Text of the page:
- Greg Ostendorf, SEC reporter
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Backup quarterbacks have the life, right? Maybe in the NFL, where you’re getting paid, but not in college football, where for most games you know you’re not going to play unless it’s a blowout. And in the rare case that something does happen to the starter, you’re asked to come in without any physical or mental preparation.
Dylan Thompson figured that out in 2012, his redshirt sophomore year.
It was the season opener against Vanderbilt. Despite attempting two passes in his career to that point, Thompson prepared for the game as if he was going to play. It didn’t matter that South Carolina had Connor Shaw, who threw for 1,448 yards and 14 touchdowns the year before. In the back of his mind, Thompson thought he might take the field.
As it turns out, he was right. Shaw went down late in the first half with the game tied, and coach Steve Spurrier called the backup’s number.
“Connor goes down, I go in and it’s like, 'Oh shoot, we’re in a game right now,' " Thompson said.
The inexperienced sophomore came out for three drives. He was sacked twice, missed on all three of his pass attempts, and the Gamecocks failed to pick up a first down while he was on the field. Needless to say, it wasn’t the 2012 debut he had envisioned.
South Carolina still won the game 17-13, thanks to Shaw’s return, but Thompson learned a valuable lesson when it comes to life as a backup quarterback.
“Since then, it's been awesome just the level of preparation that it takes to be on the field and know what's truly going on, not to just be out there guessing,” he said. “That's something I've really learned and learned early -- the hard way.”
The very next week, Thompson threw for 330 yards and three touchdowns in South Carolina’s 48-10 win over East Carolina. It was an impressive response to what happened the week before, but once Shaw was back to 100 percent, Thompson was putting on the headset again.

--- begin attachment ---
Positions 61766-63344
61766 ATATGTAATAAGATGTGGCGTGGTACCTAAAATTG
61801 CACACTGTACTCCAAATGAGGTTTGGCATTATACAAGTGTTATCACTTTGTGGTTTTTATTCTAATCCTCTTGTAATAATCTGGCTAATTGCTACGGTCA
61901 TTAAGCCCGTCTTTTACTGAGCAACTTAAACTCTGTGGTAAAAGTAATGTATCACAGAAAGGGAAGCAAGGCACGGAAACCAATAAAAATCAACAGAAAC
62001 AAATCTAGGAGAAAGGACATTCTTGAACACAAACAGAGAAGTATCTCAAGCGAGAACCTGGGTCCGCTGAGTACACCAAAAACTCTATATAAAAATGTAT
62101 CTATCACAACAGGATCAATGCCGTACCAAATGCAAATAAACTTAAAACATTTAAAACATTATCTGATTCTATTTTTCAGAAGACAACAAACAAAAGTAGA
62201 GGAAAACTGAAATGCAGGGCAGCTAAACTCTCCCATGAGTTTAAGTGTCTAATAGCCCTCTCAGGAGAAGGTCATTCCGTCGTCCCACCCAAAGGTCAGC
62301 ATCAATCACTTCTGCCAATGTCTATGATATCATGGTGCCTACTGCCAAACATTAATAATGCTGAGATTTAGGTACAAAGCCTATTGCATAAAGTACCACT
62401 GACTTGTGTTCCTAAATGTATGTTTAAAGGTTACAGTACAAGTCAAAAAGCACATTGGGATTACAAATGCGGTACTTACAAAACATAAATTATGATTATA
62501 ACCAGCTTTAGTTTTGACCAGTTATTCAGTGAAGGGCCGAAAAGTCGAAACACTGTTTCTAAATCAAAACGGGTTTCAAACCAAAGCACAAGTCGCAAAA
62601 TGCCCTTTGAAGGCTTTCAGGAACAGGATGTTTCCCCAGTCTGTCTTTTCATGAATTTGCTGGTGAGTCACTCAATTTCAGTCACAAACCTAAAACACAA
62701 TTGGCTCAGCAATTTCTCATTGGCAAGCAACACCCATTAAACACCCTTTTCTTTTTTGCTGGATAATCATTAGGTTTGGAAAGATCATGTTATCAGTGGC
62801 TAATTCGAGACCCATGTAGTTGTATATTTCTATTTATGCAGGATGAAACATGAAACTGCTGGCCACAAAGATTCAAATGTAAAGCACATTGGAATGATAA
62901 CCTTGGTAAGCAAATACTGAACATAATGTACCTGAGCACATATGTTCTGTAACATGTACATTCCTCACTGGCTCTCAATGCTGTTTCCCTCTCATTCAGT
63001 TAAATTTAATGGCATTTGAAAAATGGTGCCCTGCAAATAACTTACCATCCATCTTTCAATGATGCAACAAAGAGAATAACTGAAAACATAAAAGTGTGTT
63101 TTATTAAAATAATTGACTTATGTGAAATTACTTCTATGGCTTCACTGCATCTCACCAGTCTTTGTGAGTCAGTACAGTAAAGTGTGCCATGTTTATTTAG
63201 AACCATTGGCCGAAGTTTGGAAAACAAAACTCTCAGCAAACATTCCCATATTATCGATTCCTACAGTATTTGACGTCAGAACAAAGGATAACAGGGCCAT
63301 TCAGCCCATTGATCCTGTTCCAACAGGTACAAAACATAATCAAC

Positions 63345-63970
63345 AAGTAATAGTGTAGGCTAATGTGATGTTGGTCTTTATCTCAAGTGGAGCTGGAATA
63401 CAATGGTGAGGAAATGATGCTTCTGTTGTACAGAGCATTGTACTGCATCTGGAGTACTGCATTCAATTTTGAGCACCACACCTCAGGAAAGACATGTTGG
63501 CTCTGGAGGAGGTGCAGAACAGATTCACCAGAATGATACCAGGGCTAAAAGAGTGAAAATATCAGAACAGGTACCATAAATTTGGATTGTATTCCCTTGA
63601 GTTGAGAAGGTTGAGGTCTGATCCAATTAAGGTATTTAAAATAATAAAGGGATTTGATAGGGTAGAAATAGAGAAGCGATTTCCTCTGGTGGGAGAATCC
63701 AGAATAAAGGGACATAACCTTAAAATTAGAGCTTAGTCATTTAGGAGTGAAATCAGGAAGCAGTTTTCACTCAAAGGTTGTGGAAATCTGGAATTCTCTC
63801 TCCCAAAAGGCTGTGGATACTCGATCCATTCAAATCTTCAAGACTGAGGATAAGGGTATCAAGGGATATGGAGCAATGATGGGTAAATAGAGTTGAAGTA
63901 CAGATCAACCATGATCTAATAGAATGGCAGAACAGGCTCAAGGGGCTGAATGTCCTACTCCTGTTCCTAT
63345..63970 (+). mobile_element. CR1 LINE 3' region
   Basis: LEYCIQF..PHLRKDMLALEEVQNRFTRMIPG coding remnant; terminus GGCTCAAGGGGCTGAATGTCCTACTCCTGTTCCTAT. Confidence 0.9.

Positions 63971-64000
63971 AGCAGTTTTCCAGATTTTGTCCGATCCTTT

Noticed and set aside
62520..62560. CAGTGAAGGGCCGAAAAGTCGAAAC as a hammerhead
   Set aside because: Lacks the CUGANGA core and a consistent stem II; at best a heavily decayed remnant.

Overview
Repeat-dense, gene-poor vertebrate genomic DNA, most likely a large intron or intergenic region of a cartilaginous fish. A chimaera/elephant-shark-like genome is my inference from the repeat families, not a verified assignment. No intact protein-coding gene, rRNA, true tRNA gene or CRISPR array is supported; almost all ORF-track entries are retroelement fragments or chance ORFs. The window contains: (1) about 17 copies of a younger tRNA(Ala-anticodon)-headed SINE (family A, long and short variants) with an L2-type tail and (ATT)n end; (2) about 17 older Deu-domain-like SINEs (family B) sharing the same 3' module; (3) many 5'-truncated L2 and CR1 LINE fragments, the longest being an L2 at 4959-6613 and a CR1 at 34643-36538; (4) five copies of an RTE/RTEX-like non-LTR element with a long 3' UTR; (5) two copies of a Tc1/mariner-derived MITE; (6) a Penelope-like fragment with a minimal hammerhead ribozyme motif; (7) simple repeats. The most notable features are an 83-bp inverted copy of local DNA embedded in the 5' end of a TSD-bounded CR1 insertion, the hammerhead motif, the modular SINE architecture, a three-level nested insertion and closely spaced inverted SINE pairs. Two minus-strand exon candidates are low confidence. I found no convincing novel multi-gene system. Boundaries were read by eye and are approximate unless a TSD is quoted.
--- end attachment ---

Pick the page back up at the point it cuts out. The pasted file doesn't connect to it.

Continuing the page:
It stayed that way through the rest of 2012 and all of 2013. Thompson would play if Shaw got hurt, but otherwise he had to sit back and wait his turn. Most quarterbacks would have grown impatient, maybe even transferred to a school that offered more playing time, but not Thompson, a former two-star prospect on whom South Carolina took a chance.
“Honestly, that never crossed my mind,” Thompson said. “Everyone else I talked to in that spot was like, 'Yeah, I'm going to transfer,' or 'I thought about it, talked to my family about it.' But I never even once went to my family. It never really crossed my mind.”
Ken Mastrole, a private coach who has worked with a number of college quarterbacks, including Thompson, didn't think for a second that his pupil would transfer.
“South Carolina offered him and he stayed loyal,” Mastrole said. “He's the guy you pull for that bleeds for the program. It's not about himself, and it's never been that way.”
After waiting patiently behind Shaw for three seasons, Thompson is now the guy for South Carolina. The senior, who graduated in May, will lead a team ranked in the top 10 and on a quest to win the first SEC championship in school history.
Thompson’s roommate, offensive lineman A.J. Cann, believes that’s why he stayed.
“The things that South Carolina was doing -- being an SEC contender the past few years and the chance they have to win it this year -- I think he can help lead this team,” Cann said. “I think he's capable of doing it. He was blessed with the ability to lead because he does a great job in the leadership role, and I think he's been waiting patiently. He's ready to step in and make some big plays for us.”
There will be pressure that comes with it, and there will be scrutiny, but it’s nothing Thompson hasn’t dealt with before. If he has learned anything from his time as a backup, it’s to relish every rep, enjoy every moment, and take advantage of every opportunity.
“The coolest thing about this year for me is that it doesn't determine anything in my life. It doesn't matter so much," Thompson said. "It's just a season of football, and when I'm 80 years old, I don't think I'll be freaking about what happened in the third game of the season in 2014.
“I'm just excited to have the opportunity to have fun and play. I will not take that for granted.”
Backup quarterbacks have the life, right? Maybe in the NFL, where you’re getting paid, but not in college football, where for most games you know you’re not going to play unless it’s a blowout.